Companies including Tesco, Ocado, Uber and Deliveroo are helping to identify pothole hotspots in need of repair under a new Government audit into the mapping of potholes.
Described as “first-of-its-kind”, the programme will also work with local highway authorities and highway data and mapping company Gaist, the audit is set to “paint the most comprehensive picture ever of where funding is most needed to make sure roads are not plagued by potholes”, according to the Government announcement.
The scheme follows on from a pledged £2.5bn fund of pothole repair described by the Government as the “biggest nationwide programme ever announced”.
I want our roads to be as safe as possible, so during the lockdown we’ve resurfaced hundreds of miles of road,” said transport secretary Grant Shapps. “But now I want to go further by identifying critical potholes and ensuring these are fixed as quickly as possible.”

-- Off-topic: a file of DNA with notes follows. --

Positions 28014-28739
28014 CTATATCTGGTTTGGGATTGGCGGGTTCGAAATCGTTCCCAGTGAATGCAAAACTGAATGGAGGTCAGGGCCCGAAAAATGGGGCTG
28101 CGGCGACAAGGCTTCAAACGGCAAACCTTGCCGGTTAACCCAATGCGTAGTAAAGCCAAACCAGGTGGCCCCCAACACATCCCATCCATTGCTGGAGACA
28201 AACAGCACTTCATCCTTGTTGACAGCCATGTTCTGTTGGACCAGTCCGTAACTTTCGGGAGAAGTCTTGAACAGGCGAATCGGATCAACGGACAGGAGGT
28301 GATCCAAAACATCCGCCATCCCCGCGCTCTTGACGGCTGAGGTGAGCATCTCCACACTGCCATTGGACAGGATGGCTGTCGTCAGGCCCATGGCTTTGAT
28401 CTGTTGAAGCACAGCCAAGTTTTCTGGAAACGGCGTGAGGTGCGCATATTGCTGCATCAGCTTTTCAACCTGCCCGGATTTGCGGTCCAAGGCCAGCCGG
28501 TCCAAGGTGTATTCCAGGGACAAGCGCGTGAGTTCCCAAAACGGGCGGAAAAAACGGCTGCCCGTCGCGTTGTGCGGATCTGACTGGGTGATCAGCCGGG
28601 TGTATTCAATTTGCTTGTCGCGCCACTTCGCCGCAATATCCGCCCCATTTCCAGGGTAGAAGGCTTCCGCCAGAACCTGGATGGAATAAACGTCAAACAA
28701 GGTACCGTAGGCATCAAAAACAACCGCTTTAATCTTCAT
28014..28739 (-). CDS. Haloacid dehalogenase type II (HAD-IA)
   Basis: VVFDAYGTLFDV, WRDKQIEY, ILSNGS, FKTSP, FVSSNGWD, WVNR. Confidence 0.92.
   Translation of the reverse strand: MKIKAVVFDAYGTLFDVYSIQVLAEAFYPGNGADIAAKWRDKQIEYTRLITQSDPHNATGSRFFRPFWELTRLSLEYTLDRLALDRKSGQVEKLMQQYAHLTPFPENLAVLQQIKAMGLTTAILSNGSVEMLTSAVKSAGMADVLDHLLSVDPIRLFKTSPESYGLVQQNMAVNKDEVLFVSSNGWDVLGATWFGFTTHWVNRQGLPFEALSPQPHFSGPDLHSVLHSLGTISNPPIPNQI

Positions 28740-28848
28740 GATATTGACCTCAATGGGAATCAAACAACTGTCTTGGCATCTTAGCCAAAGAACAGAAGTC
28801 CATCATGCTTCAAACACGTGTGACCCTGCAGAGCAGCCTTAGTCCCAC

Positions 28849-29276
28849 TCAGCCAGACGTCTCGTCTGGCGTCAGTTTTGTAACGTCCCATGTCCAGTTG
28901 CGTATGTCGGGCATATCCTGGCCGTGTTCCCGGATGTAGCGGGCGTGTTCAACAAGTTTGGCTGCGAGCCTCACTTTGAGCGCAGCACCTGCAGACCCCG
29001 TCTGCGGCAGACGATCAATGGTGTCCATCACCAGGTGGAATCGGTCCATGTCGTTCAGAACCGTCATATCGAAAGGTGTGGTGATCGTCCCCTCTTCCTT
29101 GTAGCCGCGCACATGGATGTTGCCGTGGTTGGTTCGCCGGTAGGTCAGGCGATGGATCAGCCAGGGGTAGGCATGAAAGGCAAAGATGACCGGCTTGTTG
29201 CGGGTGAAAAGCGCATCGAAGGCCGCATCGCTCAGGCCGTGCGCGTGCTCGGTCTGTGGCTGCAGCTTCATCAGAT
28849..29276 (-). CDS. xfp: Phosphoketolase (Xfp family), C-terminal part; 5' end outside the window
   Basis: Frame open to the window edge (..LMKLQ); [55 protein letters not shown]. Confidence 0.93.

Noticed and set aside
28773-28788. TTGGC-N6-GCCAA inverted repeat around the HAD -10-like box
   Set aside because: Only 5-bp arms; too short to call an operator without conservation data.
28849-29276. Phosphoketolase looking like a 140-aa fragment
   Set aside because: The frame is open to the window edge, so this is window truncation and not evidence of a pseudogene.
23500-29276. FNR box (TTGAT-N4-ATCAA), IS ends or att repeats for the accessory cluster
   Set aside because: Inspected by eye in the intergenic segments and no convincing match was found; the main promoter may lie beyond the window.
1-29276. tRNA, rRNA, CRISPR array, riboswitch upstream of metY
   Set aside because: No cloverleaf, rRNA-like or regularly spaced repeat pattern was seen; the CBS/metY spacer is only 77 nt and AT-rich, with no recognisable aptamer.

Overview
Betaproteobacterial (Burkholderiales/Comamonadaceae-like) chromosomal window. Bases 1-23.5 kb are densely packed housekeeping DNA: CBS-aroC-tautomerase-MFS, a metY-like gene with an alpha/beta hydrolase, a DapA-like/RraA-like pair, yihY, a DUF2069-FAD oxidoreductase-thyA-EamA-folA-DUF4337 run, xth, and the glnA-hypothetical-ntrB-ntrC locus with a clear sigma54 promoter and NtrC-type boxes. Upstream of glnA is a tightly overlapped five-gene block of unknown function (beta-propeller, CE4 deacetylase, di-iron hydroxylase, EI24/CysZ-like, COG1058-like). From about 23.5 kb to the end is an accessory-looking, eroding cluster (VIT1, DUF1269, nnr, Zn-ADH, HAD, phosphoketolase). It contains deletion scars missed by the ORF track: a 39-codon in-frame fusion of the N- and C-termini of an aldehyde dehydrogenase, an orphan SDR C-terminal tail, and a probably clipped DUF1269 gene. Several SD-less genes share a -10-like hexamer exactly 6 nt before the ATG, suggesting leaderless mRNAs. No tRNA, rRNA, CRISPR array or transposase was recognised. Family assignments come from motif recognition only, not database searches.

“We’re teaming up with delivery companies, who know the roads well, in order to map out where remaining potholes exist and then relentlessly target them with our record £2.5 billion to pothole repair fund,” he continued.
“Deliveroo riders go above and beyond to bring people the food they love and this is a great way to make sure they and other road users are safe on the road,” said Deliveroo director of operations Charlie Wren.
The Department for Transport claimed that quieter roads during lockdown have allowed it to resurface 319 miles of roads, including pot hole repairs, and this new move comes ahead of the school holidays ending next week and Government moves to encourage more home workers to return to their place of employment.
A survey by road repairer Roadmender Asphalt last month found that 69% of people would prefer to cycle or driver to work rather than take public transport as a result of the COVID-19 pandemic.